Words to Live By – Losing My Mind (in Real Life)

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The first Wednesday of every month, writer Jeff Bowles muses on life, creativity, and our collective destinies as makers of cool stuff. You’re a writer, but have you ever thought about how or why? Here are some words to live by.

Losing My Mind (in Real Life)

At three-thirty in the morning, I’m screaming at demons. There’s something inside me, something over which I have very little control, and it’s been at my throat for months. Somehow I’ve convinced myself the voice in my head belongs to a friend from graduate school, that she’s speaking to me telepathically over a great distance. She’s crueler than the person I remember, always mocking and deceiving me, but I don’t do the simple mental math. The voice tells me all sorts of things, and this is the first time I’ve ever been crazy, so I don’t necessarily understand I’m not supposed to listen.

Though I sleep dismally, I call her the very next morning. The real person I mean. I say crazy things, most of which I don’t remember now. A few days later, something even worse happens. An incident with the car in our driveway. My wife, she gets hurt. The voice told me she was trying to kill me, and I believed every word, so I attempted to flee the house and she ended up with six fractured ribs. God, some days are made in Hell. If I close my eyes, even five years later, it’s an easy vision to conjure, and it lays me low every time. This happened, it was real, and I was crazy, crazy, crazy, an animal, a lunatic, someone completely undeserving of justice or fairness or something simple and clean like compassion.

I made a mess of my life, ended up in jail, in court, on a psychiatric ward, and I have had to cope with a version of myself from that time I cannot excuse, someone vulgar and unhinged, someone barely hanging on. I won’t go into details that are still too painful to write in blunt, unadulterated language. The pressures of life had gotten to me, an unexpected barrage of one thing after another, as life is known to dish out. Unexpected health issues, loss of a job, unable to pay the mortgage. No, I’d never heard voices before, but that doesn’t mean I’m worthy of forgiveness. My loved ones keep telling me I should finally let go, be kind to myself on this front, realize people make mistakes, that these things can and do happen and that none of it makes me a bad or dangerous person. I find it difficult to believe what they say. Scratch that, I find it impossible. It’s a miracle no one was killed.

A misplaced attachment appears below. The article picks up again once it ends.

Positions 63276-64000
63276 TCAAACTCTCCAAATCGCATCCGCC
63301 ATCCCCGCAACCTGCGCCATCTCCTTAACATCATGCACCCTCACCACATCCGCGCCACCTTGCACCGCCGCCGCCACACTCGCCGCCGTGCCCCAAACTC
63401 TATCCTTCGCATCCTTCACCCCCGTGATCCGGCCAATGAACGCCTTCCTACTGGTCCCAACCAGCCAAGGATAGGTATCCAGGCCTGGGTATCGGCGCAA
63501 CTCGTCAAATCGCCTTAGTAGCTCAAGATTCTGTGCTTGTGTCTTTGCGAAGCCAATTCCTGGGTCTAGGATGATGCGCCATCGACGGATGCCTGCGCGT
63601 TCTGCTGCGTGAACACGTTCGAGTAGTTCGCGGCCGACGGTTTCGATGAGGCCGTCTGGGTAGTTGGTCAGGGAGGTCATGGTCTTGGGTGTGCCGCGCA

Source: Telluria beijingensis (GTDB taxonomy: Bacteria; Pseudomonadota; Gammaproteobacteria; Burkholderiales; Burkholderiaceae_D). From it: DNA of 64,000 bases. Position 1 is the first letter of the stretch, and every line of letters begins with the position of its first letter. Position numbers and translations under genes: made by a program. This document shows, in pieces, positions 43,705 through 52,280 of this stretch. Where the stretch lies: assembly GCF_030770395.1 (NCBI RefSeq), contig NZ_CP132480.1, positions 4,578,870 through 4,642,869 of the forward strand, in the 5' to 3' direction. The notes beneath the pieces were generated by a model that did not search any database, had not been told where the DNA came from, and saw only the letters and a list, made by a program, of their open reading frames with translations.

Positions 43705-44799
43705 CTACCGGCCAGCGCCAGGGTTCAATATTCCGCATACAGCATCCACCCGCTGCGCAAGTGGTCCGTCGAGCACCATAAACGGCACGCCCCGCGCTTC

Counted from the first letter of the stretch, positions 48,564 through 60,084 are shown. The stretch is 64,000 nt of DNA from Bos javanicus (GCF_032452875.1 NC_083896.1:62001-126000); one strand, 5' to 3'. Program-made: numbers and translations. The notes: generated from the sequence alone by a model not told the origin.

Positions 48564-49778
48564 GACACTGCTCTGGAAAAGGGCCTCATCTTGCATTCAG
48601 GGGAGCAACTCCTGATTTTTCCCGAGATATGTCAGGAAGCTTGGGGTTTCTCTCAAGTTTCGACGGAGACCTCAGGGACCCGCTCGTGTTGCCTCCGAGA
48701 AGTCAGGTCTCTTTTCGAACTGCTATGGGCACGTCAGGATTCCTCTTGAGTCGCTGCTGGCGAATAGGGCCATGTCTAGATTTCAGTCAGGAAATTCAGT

Many prominent creative voices throughout history have commented on the clear and seemingly causal link between mental illness and creative genius, but not every dork with a science fiction and fantasy fetish and a couple of short story sales goes full tilt into lunacy. It’s not in my nature to describe myself in lofty terms. It’s not in my nature to think of myself very fondly at all, and that’s perhaps where dark things like this take root. Whatever creative abilities I’ve been granted and have spent years honing seem to have come at a cost. I knew I had depression at a very young age, but schizophrenia, I didn’t even know what that was.

It’s like this: you can’t trust your thoughts, your senses, your worldly experience. You will hear voices and smell phantom aromas and see things that aren’t there. You’ll think delusional thoughts every once in a while, strange ruminations and lines of logic that make perfect sense at the time they occur. If you’re lucky, medication will help, and counseling will teach you skills you can lean on that boil down to keeping it real, keeping it present, leaning on others if you’re having a truly difficult time distinguishing fantasy from reality. Don’t listen when you think you hear your friend from school. Don’t listen when you think you hear your friend from school. Don’t listen when you think you hear your friend from school.

There were nights I was so terrified I couldn’t imagine surviving till morning. These voices, they torture you in all sorts of creative and intimate ways. They make fun of you in the toilet, in the shower, when you’re dressing in the morning. They con you into driving recklessly in city traffic, convince you your counseling appointment has been canceled, and that in fact, you don’t really need counseling anyway. At some point, the ruse couldn’t sustain, and I finally realized I wasn’t speaking with my friend. Sensibly, tardy as usual, I asked to whom or what I was in fact speaking, in my head, in the room, just out of sight.

It said it wanted to be called Dave. Just Dave. And the more my wife and I used the name as shorthand, the more it seemed appropriate. Dave, like some faceless person who could be anyone or anything at any time. Dave, a personality that might be normal or might be abnormal, just depended on the day. And now when I write, even a simple essay like this one, I feel as though Dave is guiding my fingers over my laptop keyboard.